- New Paths into the Anthropocene: Applying Historical Ecologies to the Human Future
- Thinking Like An Archaeologist and Thinking Like an Engineer: A Utilitarian-Perspective Archaeology
- Expedience, Impermanence, and Unplanned Obsolescence: The Coming-About of Agricultural Features and Landscapes
- Just How Long Does ‘Long-Term’ Have to Be? Matters of Temporal Scale as Impediments to Interdisciplinary Understanding in Historical Ecology
- Archaeology, Historical Sciences, and Environmental Conservation
- Landscaping, Landscape Legacies, and Landesque Capital in Pre-Columbian Amazonia
- Integrating Geoarchaeology with Archaeology for Interdisciplinary Understanding of Societal–Environmental Relations
- Digging for Indigenous Knowledge: ‘Reverse Engineering’ and Stratigraphic Sequencing as a Potential Archaeological Contribution to Sustainability Assessments
- Linking the Past and Present of the Ancient Maya: Lowland Land Use, Population Distribution, and Density in the Late Classic Period
- Paleozoology Is Valuable to Conservation Biology
- Historic Molecules Connect the Past to Modern Conservation
- Community and Conservation: Documenting Millennial Scale Sustainable Resource Use at Lake Mývatn, Iceland
- Soils, Plants, and Texts: An Archaeologist’s Tool-Box
- Grappling with Interpreting and Testing People–Landscape Dynamics
- From Narratives to Algorithms: Extending Archaeological Explanation beyond Archaeology
- Growing the Ancient Maya Social-Ecological System from the Bottom Up
- Wells, Land, and History: Archaeology and Rural Development in Southern Africa
- Participatory Checking and the Temporality of Landscapes: Increasing Trust and Relevance in Qualitative Research
- Freelisting as a Tool for Assessing Cognitive Realities of Landscape Transformation: A Case Study from Amazonia
- A 1980 Attempt at Reviving Ancient Irrigation Practices in the Pacific: Rationale, Failure, and Success
- The Invisible Landscape: The Etruscan <i>Cuniculi</i> of Tuscania as a Determinant of Present-Day Landscape and a Valuable Tool for Sustainable Water Management
- The Rehabilitation of Pre-Hispanic Agricultural Infrastructure to Support Rural Development in the Peruvian Andes: The Work of the Cusichaca Trust
- Applied Archaeology in the Americas: Evaluating Archaeological Solutions to the Impacts of Global Environmental Change
- Indigenous Technologies, Archaeology, and Rural Development in the Andes: Three Decades of Trials in Bolivia, Ecuador, and Peru
- Quality of Life and Prosperity in Ancient Households and Communities
- Applied Perspectives on Pre-Columbian Maya Water Management Systems: What are the Insights for Water Security?
- Beyond Rhetoric: Towards a Framework for an Applied Historical Ecology of Urban Planning
- Culture, Power, History: Implications for Understanding Global Environmental Change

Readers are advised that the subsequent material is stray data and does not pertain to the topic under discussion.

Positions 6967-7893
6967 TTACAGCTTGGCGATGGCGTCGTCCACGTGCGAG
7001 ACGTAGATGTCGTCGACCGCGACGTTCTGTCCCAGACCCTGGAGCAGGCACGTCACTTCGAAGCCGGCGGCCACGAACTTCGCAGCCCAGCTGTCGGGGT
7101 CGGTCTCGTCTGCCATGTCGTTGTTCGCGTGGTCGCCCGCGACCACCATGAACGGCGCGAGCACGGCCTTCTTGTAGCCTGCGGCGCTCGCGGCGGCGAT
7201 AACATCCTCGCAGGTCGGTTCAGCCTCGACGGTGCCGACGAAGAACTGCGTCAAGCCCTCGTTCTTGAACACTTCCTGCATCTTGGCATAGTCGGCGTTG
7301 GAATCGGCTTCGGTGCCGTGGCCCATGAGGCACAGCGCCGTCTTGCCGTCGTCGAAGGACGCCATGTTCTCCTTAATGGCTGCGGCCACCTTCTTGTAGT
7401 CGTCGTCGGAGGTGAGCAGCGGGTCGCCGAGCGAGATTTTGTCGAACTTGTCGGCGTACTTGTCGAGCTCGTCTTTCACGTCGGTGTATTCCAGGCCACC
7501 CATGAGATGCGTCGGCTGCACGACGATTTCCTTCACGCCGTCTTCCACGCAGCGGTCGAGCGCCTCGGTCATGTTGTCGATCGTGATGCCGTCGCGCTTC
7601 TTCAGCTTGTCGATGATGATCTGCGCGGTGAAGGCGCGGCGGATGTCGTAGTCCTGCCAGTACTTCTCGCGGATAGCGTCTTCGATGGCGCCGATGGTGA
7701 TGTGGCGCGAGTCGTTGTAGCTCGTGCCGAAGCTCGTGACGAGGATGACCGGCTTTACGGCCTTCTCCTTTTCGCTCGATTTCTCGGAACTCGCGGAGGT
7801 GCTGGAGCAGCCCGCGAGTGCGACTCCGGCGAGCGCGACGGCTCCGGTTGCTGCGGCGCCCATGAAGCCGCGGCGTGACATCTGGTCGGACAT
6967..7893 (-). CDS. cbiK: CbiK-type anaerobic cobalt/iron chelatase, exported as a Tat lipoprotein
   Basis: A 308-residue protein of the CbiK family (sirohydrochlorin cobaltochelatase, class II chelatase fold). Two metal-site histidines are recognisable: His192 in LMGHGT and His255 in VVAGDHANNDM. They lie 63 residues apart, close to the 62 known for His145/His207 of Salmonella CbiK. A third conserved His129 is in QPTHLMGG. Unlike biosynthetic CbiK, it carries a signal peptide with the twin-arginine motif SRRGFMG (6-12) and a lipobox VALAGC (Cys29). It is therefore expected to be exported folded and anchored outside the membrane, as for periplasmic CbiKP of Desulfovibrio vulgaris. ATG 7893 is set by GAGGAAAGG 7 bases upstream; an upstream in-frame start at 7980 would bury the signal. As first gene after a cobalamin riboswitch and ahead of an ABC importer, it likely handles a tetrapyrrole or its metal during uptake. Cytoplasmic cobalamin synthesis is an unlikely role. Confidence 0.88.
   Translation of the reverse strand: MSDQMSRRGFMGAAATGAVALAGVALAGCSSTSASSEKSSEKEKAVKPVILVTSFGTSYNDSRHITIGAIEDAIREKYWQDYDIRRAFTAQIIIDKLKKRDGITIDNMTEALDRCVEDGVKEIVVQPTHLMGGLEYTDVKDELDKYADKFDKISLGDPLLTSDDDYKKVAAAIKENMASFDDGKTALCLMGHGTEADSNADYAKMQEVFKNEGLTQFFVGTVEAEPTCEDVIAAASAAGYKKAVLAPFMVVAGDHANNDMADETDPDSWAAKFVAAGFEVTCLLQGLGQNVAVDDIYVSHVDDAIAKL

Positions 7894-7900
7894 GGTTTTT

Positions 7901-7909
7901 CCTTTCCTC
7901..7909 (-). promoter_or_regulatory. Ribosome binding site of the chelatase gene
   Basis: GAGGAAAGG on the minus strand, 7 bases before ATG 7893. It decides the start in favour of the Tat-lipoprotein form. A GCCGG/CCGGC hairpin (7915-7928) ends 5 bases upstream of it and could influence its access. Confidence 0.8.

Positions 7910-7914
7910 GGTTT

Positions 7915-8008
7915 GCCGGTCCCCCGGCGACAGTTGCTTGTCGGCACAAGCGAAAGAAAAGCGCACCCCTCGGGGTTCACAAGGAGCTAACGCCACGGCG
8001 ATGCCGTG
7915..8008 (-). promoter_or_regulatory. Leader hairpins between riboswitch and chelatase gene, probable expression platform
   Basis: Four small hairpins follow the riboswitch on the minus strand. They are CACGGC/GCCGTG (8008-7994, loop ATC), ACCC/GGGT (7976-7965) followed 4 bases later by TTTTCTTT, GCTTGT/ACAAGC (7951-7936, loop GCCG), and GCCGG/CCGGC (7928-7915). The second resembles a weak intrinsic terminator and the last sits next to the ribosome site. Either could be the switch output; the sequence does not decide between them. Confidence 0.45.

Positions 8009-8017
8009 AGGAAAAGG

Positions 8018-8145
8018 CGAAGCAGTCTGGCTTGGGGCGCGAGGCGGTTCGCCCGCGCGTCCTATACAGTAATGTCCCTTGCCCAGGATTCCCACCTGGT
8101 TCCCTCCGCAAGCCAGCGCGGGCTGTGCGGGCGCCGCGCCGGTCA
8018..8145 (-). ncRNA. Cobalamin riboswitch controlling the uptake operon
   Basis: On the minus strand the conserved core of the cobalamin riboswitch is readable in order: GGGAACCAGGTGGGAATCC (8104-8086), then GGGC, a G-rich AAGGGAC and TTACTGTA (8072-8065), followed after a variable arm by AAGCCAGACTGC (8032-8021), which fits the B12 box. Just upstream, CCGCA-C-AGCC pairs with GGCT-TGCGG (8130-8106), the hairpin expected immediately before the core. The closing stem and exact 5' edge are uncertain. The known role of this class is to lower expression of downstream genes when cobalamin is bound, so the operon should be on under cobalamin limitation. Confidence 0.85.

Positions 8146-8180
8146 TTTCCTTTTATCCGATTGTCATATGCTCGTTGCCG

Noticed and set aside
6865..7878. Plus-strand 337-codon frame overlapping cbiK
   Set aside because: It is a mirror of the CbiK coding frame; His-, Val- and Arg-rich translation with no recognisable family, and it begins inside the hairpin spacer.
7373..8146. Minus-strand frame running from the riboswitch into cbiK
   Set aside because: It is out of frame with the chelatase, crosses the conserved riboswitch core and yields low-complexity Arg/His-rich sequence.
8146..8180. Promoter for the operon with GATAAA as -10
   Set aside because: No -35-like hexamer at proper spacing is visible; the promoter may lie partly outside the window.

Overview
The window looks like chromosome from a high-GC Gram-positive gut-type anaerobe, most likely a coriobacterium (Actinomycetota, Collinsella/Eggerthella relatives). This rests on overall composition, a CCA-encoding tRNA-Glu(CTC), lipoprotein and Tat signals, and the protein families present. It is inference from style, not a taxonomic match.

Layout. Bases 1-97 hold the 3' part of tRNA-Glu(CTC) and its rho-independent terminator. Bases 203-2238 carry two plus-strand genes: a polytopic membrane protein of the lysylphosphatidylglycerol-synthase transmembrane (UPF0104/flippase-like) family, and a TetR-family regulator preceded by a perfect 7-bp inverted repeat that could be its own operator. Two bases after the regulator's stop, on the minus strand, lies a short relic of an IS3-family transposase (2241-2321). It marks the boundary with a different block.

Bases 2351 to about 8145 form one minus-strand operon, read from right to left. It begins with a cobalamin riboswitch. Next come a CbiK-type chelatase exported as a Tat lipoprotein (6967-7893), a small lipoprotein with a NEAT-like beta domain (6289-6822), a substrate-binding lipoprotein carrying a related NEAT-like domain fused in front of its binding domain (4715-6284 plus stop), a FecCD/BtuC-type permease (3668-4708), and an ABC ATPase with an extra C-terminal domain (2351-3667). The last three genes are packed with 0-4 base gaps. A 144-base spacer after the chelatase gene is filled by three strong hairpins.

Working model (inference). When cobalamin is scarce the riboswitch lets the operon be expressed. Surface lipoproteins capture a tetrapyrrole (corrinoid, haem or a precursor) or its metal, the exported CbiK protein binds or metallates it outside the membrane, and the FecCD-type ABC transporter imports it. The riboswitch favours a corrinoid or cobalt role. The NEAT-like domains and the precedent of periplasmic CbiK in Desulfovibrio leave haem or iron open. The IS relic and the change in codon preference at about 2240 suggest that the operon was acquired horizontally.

- Energy Gain and the Evolution of Organization
- Conclusion: Anthropocentric Historical Ecology, Applied Archaeology, and the Future of a Usable Past
Abstract and Keywords
The evolution of complexity is one of the long-standing concerns of historical science, as well as being crucial to understanding the modern world and our future. This chapter explores the connection of complexity to energy gain, energy return on investment, and the energy–complexity spiral. The connection of energy gain to complexity is illustrated by case studies of fungus-farming ants and the Roman Empire. A comprehensive set of propositions explores the relationship of energy gain to complexity, evolution, resource use, system duration, and scarcity and abundance. These propositions can be applied to further research, and provide a framework for developing questions about cultural evolution and resource use. Finally, the relationship of energy gain to complexity is used to explore our future energy use and its relationship to land conversion, environmental damage, and return on alternative energy sources.
Joseph A. Tainter is Professor of Sustainability in the Department of Environment and Society, Utah State University. He is the author of The Collapse of Complex Societies (Cambridge University Press, 1988), and co-editor of The Way the Wind Blows: Climate, History, and Human Action (Columbia University Press, 2000). With T. F. H. Allen and T. W. Hoekstra he wrote Supply-Side Sustainability (Columbia University Press, 2003). His most recent book is Drilling Down: The Gulf Oil Debacle and Our Energy Dilemma, with Tadeusz Patzek (Copernicus Books, 2012). Tainter has previously taught at the University of New Mexico and Arizona State University.
T. F. H. Allen is Professor Emeritus in the Department of Botany, University of Wisconsin, Madison. In 1982 he published Hierarchy: Perspectives for Ecological Complexity with T. B. Starr (University of Chicago Press) which will appear in second edition in 2017. In 1986 he collaborated in the Princeton monograph A Hierarchical Concept of Ecosystems. He wrote Toward a Unified Ecology with T. W. Hoekstra (Columbia University Press, 1992), which appeared in a second edition in 2015. He went on to write Hierarchy Theory: A Vision, Vocabulary and Epistemology with V. Ahl (Columbia University Press, 1996). In 1998 he joined a team of writers in the textbook Ecology (Oxford University Press) and in 2003 he authored Supply-Side Sustainability with Joseph Tainter and T. W. Hoekstra (Columbia University Press). All the time his issues are scale and emergence in complex systems.
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